I felt normal until...Boxes of rocks... Choices... Write for 10 minutes. Incorporate all of these things.





I woke up feeling like I always feel. Sluggish. Disappointed. Slightly confused. I also had to pee like a mother fucker. I have a small bladder, and I'm a deep sleeper, so normal for me is waking up with a dull ache deep in my body. I rolled out of bed and kegel-walked my way to the bathroom to relieve myself, not wasting time to turn on the light.

When I was done on the toilet, carefully made my way to the kitchen. Boxes of rocks littered the hallway, obstructing doorways. Some of the boxes were arranged in sloppy, sagging stacks, the cardboard straining under the weight of the contents. I've been telling Nate for months that if he didn't get the damned rocks out of here, I would. He promised me a hundred-thousand times he'd deal with them, but he never did. Neither did I. Instead, the stacks got higher, more precarious. The more boxes of rocks he lugged in, the less fight I had left in me. I loved him, after all, and if this odd collection of his soothed his soul, who was I to get so pissed off about it? It's not like he was a drunk or a cheat. He didn't gamble our money away. He didn't have mistresses secreted all over the city. He was just a broken man who had a strange hobby. I didn't understand it, but I reasoned it wasn't my place to understand. After what he'd been through, the only thing I could really do was support him through his journey, wherever that may lead. Still, though, it hurt like hell when I stubbed my toe against one of those boxes. Boxes of rocks aren't known for being well-cushioned.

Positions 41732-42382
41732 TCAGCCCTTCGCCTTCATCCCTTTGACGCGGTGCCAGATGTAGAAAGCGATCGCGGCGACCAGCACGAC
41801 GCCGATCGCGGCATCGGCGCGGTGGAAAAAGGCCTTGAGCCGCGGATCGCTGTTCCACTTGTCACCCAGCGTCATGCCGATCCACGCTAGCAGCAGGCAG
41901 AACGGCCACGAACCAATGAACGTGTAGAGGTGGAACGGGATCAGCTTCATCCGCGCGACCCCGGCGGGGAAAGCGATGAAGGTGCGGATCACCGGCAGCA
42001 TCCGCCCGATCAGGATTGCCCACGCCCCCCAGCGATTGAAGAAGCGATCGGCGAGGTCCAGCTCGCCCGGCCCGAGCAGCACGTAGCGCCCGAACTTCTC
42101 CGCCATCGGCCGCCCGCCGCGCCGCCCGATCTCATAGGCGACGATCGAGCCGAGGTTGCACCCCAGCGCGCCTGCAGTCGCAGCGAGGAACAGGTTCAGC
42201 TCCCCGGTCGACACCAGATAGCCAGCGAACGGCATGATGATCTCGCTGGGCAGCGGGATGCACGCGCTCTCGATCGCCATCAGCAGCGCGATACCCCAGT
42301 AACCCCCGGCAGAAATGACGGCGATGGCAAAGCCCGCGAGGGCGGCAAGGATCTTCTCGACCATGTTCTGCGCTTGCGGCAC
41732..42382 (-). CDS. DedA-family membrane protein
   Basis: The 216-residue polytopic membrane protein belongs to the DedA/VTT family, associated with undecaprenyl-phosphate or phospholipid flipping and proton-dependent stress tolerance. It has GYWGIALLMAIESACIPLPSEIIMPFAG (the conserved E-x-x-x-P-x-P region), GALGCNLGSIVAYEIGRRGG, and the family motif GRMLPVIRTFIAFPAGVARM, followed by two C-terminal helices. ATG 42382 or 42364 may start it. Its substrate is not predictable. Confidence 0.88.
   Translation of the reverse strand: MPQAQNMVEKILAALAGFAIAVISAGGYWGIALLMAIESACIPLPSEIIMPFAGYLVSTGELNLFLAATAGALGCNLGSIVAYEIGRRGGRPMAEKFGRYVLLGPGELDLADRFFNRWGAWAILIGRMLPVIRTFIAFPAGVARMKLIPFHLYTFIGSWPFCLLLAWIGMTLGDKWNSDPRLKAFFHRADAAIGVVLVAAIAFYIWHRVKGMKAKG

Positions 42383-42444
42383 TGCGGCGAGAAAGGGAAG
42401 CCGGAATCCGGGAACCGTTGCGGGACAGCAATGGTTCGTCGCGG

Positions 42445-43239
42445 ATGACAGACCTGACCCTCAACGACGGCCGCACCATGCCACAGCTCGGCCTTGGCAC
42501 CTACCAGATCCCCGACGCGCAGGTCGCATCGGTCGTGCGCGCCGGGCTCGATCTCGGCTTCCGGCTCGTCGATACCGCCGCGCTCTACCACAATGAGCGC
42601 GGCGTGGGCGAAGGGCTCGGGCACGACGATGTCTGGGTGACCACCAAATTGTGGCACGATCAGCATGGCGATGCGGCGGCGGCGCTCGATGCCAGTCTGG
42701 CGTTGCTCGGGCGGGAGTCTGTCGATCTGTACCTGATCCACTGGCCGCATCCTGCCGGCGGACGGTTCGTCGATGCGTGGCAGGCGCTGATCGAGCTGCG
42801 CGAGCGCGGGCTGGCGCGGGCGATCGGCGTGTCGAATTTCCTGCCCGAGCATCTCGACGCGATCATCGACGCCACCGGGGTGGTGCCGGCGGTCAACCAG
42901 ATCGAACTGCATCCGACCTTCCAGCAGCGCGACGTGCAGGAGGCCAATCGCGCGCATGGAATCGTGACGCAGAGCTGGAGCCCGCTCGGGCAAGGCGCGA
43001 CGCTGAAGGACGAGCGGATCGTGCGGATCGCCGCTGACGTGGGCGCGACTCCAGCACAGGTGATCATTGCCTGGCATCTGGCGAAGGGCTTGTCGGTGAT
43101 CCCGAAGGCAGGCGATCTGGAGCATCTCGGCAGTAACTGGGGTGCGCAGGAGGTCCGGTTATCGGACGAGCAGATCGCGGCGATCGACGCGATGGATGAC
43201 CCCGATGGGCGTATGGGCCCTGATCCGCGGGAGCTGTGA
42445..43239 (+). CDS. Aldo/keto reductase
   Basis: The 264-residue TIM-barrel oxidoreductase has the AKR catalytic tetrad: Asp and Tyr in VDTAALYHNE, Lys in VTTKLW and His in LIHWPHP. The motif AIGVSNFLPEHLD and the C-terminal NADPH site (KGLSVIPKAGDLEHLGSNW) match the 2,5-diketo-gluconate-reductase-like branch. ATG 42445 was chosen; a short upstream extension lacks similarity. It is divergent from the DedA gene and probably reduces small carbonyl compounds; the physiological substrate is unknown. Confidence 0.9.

I flicked on the kitchen light and shook my head at the mess on the counter. When he first started this rock collecting phase, it quickly became clear that it could take over our whole house if we didn't lay down some ground rules..."ground" rules...har har har. I insisted he keep his collections contained in some manner--build shelves, stored in giant tubs, whatever--as long as individual rocks weren't strewn about the house. My only other rule was to keep them out of our bedroom and the kitchen. Just because he randomly developed a rock fetish doesn't mean I have to sleep and cook with the damn things. Until that morning, he had always done a pretty good job about respecting my boundaries. The kitchen was a blissfully rock-free 99% of the time.

"Nate," I called as I filled the carafe with water. "Honey, please get these rocks out of here! I wanted to make breakfast, but I can't lift the box off the counter!"

I measured out the coffee beans and ground them into a fine powder before trying again.

"Honey! I need the counter! Get these damned rocks out of here."  The coffee pot sighed and sputtered the irritation I tried to swallow down.